Landowners affected by the government’s High Speed 2 (HS2) railway project in the Midlands will be offered interim payments for temporary possession of land, according to the NFU.
The union says the payments could be made every three, six or 12 months and they are part of a number of “crucial victories” for members it has secured with HS2 Ltd, the company set up by the government to oversee the construction.
The agreement applies to landowners located along phase 2a of the HS2 route, the 37-mile stretch from West Midlands to Crewe.
Overall, the NFU understands that 58 farms along this proposed route will face “significant adverse effects”, with some losing land on a temporary basis and others facing permanent losses.
On one stretch of the route – from Colwich to Yarlet – seven agricultural holdings are also facing the demolition of buildings and three may lose residential premises. Noise could also be a problem in some areas.
During an evidence session of the High Speed Rail Bill select committee on Monday (30 April), the NFU also argued for a standard notice of three months before temporary possession is taken.
In addition, interest must be added on late advance and final compensation payments, and for HS2 to use resources from commercial quarries rather than create borrow pits on farmers’ land, the union said.
Further ‘key wins’
The NFU says talks with HS2 have also secured a number of other key wins for landowners. These include:
- Notice of entry where HS2 will use reasonable endeavours and notify landowners of the expected quarter of the calendar year in which land is planned for occupation, and for a likely time duration contractors will be on the land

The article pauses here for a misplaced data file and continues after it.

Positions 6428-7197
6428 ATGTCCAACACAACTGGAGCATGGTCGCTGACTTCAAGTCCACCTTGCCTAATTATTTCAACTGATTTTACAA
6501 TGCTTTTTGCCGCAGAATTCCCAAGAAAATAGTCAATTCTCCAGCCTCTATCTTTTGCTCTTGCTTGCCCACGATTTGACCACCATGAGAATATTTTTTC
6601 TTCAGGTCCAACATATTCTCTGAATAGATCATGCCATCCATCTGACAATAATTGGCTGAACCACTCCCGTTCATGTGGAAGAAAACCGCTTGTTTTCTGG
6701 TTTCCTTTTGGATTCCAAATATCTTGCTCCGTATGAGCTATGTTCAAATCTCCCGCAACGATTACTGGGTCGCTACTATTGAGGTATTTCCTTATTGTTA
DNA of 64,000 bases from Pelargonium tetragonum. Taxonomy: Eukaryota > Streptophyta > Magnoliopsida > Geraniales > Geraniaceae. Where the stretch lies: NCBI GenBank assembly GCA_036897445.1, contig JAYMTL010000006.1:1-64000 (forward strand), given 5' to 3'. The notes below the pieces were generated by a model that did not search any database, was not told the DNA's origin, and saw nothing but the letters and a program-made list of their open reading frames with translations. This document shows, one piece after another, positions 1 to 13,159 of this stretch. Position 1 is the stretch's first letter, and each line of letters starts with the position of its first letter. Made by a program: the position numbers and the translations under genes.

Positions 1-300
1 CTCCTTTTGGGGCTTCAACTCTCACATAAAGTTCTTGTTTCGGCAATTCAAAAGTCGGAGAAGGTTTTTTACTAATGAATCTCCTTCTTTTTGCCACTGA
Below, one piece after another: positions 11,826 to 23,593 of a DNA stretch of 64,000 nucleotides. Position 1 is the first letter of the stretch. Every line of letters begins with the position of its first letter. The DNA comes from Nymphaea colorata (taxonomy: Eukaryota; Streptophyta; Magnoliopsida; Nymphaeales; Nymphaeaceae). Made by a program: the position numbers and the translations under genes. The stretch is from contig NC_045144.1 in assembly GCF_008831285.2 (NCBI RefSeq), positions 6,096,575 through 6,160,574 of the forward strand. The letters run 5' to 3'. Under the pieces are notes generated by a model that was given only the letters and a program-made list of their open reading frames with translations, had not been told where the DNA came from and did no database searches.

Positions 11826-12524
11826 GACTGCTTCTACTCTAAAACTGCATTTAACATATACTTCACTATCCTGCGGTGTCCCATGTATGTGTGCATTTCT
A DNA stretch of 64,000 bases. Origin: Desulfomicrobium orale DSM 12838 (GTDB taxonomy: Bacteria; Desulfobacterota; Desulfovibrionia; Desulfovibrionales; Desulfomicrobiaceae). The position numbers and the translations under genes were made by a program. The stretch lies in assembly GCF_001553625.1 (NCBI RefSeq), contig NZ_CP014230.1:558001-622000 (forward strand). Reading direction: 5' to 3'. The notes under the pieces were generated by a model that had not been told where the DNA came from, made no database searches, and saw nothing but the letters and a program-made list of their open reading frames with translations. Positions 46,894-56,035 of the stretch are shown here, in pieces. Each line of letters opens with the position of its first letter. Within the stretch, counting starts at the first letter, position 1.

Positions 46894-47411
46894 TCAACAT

- A farmer may make a written request to HS2 to exercise powers of permanent acquisition for land required for the railway line and mitigation habitat creation
- HS2 will provide an alternative supply of water, if a private water supply is affected by construction
- HS2 has agreed to carry out aftercare of soils for five years, with the possibility of a further five, including covering the cost.
‘Communicate with farmers’
NFU vice-president Stuart Roberts said: “In order for affected farms to continue their core business of producing food for the nation, productive, versatile agricultural land needs to be protected for its primary use.
“It is key that HS2 negotiates directly with farmers on the most appropriate locations for mitigation of habitat, balance ponds and flood areas.
“Communication with farmers and growers is vital during a project like this and regular consultations must take place to ensure farms have the appropriate means to continue running productive, profitable and competitive businesses, including access to severed land as a result of construction.”